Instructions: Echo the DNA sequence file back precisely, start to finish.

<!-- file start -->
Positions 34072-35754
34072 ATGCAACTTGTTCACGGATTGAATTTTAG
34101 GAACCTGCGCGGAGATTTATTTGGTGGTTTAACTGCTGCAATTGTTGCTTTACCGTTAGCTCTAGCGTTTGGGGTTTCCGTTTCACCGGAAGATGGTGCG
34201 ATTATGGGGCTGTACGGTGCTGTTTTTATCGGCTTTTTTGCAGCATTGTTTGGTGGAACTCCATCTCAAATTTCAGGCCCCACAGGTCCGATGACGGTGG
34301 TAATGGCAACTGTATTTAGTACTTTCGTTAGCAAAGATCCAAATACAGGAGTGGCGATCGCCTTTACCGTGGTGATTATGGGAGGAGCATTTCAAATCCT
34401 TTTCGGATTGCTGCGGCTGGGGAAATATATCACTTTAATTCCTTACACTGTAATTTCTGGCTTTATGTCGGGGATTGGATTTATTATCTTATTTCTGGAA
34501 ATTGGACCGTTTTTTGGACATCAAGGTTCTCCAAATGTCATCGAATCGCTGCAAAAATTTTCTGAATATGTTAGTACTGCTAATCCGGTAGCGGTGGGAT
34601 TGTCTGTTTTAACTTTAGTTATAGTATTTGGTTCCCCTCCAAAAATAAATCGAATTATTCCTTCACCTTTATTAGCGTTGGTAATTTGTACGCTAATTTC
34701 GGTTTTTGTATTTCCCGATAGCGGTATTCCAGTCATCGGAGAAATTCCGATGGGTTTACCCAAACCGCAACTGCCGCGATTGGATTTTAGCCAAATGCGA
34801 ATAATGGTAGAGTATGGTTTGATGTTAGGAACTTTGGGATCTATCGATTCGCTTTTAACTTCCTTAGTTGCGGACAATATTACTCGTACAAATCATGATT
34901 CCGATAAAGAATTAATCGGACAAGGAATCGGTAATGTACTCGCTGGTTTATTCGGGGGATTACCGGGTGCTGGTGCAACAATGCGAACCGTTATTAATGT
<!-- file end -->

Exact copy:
Positions 34072-35754
34072 ATGCAACTTGTTCACGGATTGAATTTTAG
34101 GAACCTGCGCGGAGATTTATTTGGTGGTTTAACTGCTGCAATTGTTGCTTTACCGTTAGCTCTAGCGTTTGGGGTTTCCGTTTCACCGGAAGATGGTGCG
34201 ATTATGGGGCTGTACGGTGCTGTTTTTATCGGCTTTTTTGCAGCATTGTTTGGTGGAACTCCATCTCAAATTTCAGGCCCCACAGGTCCGATGACGGTGG
34301 TAATGGCAACTGTATTTAGTACTTTCGTTAGCAAAGATCCAAATACAGGAGTGGCGATCGCCTTTACCGTGGTGATTATGGGAGGAGCATTTCAAATCCT
34401 TTTCGGATTGCTGCGGCTGGGGAAATATATCACTTTAATTCCTTACACTGTAATTTCTGGCTTTATGTCGGGGATTGGATTTATTATCTTATTTCTGGAA
34501 ATTGGACCGTTTTTTGGACATCAAGGTTCTCCAAATGTCATCGAATCGCTGCAAAAATTTTCTGAATATGTTAGTACTGCTAATCCGGTAGCGGTGGGAT
34601 TGTCTGTTTTAACTTTAGTTATAGTATTTGGTTCCCCTCCAAAAATAAATCGAATTATTCCTTCACCTTTATTAGCGTTGGTAATTTGTACGCTAATTTC
34701 GGTTTTTGTATTTCCCGATAGCGGTATTCCAGTCATCGGAGAAATTCCGATGGGTTTACCCAAACCGCAACTGCCGCGATTGGATTTTAGCCAAATGCGA
34801 ATAATGGTAGAGTATGGTTTGATGTTAGGAACTTTGGGATCTATCGATTCGCTTTTAACTTCCTTAGTTGCGGACAATATTACTCGTACAAATCATGATT
34901 CCGATAAAGAATTAATCGGACAAGGAATCGGTAATGTACTCGCTGGTTTATTCGGGGGATTACCGGGTGCTGGTGCAACAATGCGAACCGTTATTAATGT